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Last Updated: Wednesday, 31 January 2007, 16:30 GMT
First French racism poll released
Patrick Lozes, head of Council of Black Associations
Mr Lozes says the statistics reveal France's hidden truth
More than half of black people in France believe they have been victims of discrimination in everyday life, a new survey suggests.

The poll, carried out for a group of black associations, is the first of its kind in France, where it is illegal to compile data based on ethnic criteria.

Black leaders say the restrictions are compounding the problem and call for public policy changes to beat racism.

It is estimated that nearly 4% of France's population is black.

The survey commissioned by black advocacy group, the Representative Council of Black Associations (CRAN), and conducted by the TNS-Sofres polling firm, questioned 13,000 adults living in France.

For a long time, we were told there wasn't a problem because there weren't any figures. This survey is a diagnosis. These statistics show what this society does not want to hear or see
Patrick Lozes, head of Council of Black Associations
It found that 56% of black people believed they suffered racial discrimination at least from time to time, and 61% had experienced it during the past year.

More than a third felt that the problem was getting worse and nearly one in five believed they had been refused work because of the colour of their skin.

TNS Sofres said it had not broken France's strict rules on gathering ethnic data when gathering the information.

But in releasing the survey, the Council of Black Associations called for more data on French minorities, arguing that the state's refusal to collect information on its citizens' racial background was compounding the problem of racism in France.

Parliamentary representation

Council head Patrick Lozes said white society could no longer hide behind the absence of figures to deny the reality of racial discrimination.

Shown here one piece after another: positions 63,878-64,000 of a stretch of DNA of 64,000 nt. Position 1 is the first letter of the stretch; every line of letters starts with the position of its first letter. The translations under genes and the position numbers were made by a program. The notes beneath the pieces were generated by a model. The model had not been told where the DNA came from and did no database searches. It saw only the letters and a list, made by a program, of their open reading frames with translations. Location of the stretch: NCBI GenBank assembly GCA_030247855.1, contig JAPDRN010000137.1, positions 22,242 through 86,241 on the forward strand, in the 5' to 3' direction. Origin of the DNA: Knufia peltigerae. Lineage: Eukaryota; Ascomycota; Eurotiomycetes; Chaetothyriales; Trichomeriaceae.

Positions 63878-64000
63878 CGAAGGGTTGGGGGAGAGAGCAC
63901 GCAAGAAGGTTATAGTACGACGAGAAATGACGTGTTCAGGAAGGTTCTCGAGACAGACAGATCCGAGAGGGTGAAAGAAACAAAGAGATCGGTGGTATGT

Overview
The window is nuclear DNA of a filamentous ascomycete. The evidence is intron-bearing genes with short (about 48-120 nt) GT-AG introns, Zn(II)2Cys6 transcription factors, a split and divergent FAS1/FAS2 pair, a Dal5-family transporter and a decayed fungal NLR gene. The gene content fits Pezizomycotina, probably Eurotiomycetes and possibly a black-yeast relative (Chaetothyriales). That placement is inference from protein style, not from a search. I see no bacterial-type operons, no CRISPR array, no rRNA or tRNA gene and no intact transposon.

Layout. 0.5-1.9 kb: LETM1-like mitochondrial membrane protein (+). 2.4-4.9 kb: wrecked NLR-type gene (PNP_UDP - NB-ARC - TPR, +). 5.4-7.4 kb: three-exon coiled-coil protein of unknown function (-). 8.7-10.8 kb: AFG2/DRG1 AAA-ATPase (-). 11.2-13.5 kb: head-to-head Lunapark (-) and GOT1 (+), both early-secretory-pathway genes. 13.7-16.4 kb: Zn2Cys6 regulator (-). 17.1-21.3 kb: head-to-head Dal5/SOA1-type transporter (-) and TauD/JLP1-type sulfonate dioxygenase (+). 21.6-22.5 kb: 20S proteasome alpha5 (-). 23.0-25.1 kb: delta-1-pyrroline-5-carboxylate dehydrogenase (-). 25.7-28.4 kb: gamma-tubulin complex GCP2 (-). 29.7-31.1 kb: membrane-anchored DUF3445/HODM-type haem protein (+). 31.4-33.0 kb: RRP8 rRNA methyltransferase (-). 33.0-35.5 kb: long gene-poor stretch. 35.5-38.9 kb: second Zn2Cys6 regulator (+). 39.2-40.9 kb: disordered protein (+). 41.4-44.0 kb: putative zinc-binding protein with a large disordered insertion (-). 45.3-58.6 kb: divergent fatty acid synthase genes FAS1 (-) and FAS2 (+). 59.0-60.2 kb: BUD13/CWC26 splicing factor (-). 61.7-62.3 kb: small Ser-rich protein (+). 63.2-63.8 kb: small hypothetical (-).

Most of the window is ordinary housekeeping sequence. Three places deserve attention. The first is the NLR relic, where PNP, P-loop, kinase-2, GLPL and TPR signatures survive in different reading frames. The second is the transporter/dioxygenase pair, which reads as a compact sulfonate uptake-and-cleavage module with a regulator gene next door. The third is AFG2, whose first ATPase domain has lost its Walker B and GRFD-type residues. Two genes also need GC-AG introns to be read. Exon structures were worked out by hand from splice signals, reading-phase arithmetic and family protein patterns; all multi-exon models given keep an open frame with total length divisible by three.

"For a long time, we were told there wasn't a problem because there weren't any figures," Mr Lozes said.

"This survey is a diagnosis. These statistics show what this society does not want to hear or see," he added.

Rioting in France in 2005, partly blamed on racial discrimination
Riots in 2005 were linked to anger at alleged racial discrimination

Mr Lozes called for specific measures to improve the access of black people to higher education, the media and the workplace and he criticised the absence of black people in the French presidential election campaign.

There are currently no black people serving in France's government and none of the deputies in the country's mainland government are black.

The Council says it wants this to change through the imposition of guaranteed places for blacks in both government and parliament.

It is estimated that nearly 4% of the population in France is black, equivalent to 1.865 million people.

In 2005 France saw weeks of rioting in impoverished suburbs that was partly linked to the anger many youths from immigrant families felt at alleged racial discrimination.




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